Will auld acquaintance be forgot?
Last week, the Withdrawal Agreement was voted into law in the European Parliament, followed by hugs and promises of return from some UK MEPs, and flag-waving and whoops of jubilation from others. The session closed with a rendition of ‘Auld Lang Syne’. What had begun under Ted Heath in January 1973 finally ended at 11pm (or midnight, Brussels time) on Friday, 47 years later.
In the interim the UK has been Janus-faced, encapsulated in the premiership of Margaret Thatcher: probably more responsible than any other European leader for completing the Single Market, she opposed the political and federal union implied by the Maastricht Treaty. Like Churchill, she favoured a kind of semi-detached status that enabled the UK to act as bridge between the US and Europe, in a world order held together by US leadership.
That world looks different today, with the US in retreat from the rules-based international order it has traditionally upheld and dominated, and China looking to create a more bipolar world. But the old conundrum expressed in 1962 by Dean Acheson, former Secretary of State to Harry Truman, remains as contentious and pertinent today as ever it did. “Great Britain,” said Acheson, “has lost an empire and has not yet found a role. The attempt to play a separate power role — that is, a role apart from Europe, a role based on a ‘special relationship’ with the United States, a role based on being head of a ‘commonwealth’ which has no political structure, or unity, or strength — this role is about played out. Great Britain, attempting to be a broker between the United States and Russia, has seemed to conduct policy as weak as its military power.”
We shall see. Dominic Cummings, campaigner extraordinaire and now right-hand man to the prime minister, is certainly not short of the ideas (or chutzpah) to push for some bold policy steps. In any event, trying to find meaningful short-term market responses to the end of 47 years of EU membership is a fool’s errand. When it comes to the impact of Brexit, investors, like everyone else, will just have to wait and see. As the video explains, significant new trade deals generally take years to iron out; Friday’s exit was, in reality, only the end of the beginning. All the same, the prime minister did offer some initial clarity over the direction of travel this weekend, emphasising that his government would not be seeking regulatory alignment with the EU.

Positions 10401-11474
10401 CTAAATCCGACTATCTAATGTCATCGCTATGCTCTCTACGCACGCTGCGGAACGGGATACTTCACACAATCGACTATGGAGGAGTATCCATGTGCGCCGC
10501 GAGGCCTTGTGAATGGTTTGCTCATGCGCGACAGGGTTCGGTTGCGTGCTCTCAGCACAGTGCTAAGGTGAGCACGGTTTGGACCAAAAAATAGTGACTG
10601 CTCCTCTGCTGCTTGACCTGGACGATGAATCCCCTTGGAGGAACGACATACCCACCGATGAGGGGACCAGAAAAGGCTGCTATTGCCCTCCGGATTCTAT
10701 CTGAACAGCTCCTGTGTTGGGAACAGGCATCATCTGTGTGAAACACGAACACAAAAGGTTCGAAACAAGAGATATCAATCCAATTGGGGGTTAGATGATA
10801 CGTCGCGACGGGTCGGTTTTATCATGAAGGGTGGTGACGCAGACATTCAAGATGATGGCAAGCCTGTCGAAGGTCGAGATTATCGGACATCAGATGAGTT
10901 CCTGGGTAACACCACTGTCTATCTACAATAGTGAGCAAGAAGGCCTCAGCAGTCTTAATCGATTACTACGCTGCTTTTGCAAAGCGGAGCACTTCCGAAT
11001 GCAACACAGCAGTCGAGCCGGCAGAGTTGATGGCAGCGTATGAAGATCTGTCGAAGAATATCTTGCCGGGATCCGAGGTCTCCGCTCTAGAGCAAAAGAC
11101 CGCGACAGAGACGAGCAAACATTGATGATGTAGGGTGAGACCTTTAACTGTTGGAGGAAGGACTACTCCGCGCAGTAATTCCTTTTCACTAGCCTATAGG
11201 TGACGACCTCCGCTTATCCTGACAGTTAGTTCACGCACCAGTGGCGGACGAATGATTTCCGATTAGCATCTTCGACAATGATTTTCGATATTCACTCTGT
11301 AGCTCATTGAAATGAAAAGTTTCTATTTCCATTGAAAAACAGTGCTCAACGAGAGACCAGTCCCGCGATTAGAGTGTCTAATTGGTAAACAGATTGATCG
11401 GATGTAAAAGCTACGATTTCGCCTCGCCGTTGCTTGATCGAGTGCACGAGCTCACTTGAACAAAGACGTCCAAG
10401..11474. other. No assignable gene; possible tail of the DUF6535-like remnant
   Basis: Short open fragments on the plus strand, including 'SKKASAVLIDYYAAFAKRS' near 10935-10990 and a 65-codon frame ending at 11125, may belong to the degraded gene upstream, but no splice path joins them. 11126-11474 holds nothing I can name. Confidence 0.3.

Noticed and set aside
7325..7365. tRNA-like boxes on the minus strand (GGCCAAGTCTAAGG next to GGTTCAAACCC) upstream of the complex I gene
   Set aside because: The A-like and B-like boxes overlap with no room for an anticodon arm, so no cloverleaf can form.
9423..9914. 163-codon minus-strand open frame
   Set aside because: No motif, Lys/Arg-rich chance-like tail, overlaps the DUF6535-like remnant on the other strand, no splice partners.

But investors both in the UK and around the world were more focused last week on the spread of the coronavirus from Wuhan to other parts of China and much further afield. At time of writing, the had claimed some 360 lives and infected more than 17,000 across 23 countries. The World Health Organisation last week declared a global emergency. As for the Xi Jinping administration, it appears to be taking strong containment measures in what is the biggest threat yet to its popular legitimacy.
Looking back to 2003, the impact from the SARS virus on both daily life and financial markets was sharp, but ultimately short-lived. On equity markets, airlines in particular suffered, as they do today; but broader indices also took a hit last week, among them the FTSE 100, EURO STOXX 50 and Shanghai Composite — the virus has cancelled all this year’s gains on the S&P 500. A market fall, however, does not necessarily add up to a major global economic event.
“It’s important that investors don’t overreact to media reports that analyse the impact on individual economies,” said Chris Ralph, Chief Global Strategist at St. James’s Place. “At the time of writing, it would appear the major impact is on the Chinese economy, whereas the global impact is, as yet, small.”
Back in the corporate world, results season was fast upon us last week. Apple posted record earnings and sales; the company’s share price has doubled in just a year as sentiment has switched. McDonald’s and Microsoft were among the other major US highlights. US consumer confidence remains close to multi-year highs, particularly among those over 55, although spending has generally lagged sentiment since the 2016 presidential election. At the other end of the spectrum, however, Boeing’s woes continued to weigh on US markets; and are expected to weigh on US GDP, too.
Oil was another negative. Both Chevron and ExxonMobil reported unimpressive earnings, reflecting how oversupply has weighed on oil prices; global growth fears have provided a similar drag, taking oil majors share prices down too. Indeed, the S&P 500 Energy entered a technical bear market during January and continues to be the ugly duckling among the major S&P 500 sectors.
Those worried about growth may yet reflect that central bankers last week appeared ready to lend a hand. Meetings of the Fed and Bank of England (BoE) rate-setting committees may not have ended in rate cuts, but the prospect was undoubtedly dangled before investors. (The BoE lowered its GDP forecast for this year to just 0.8%.) Figures released on Thursday showed the US economy grew by an unspectacular 1.9% in the fourth quarter – further ammo for the doves at the Fed.
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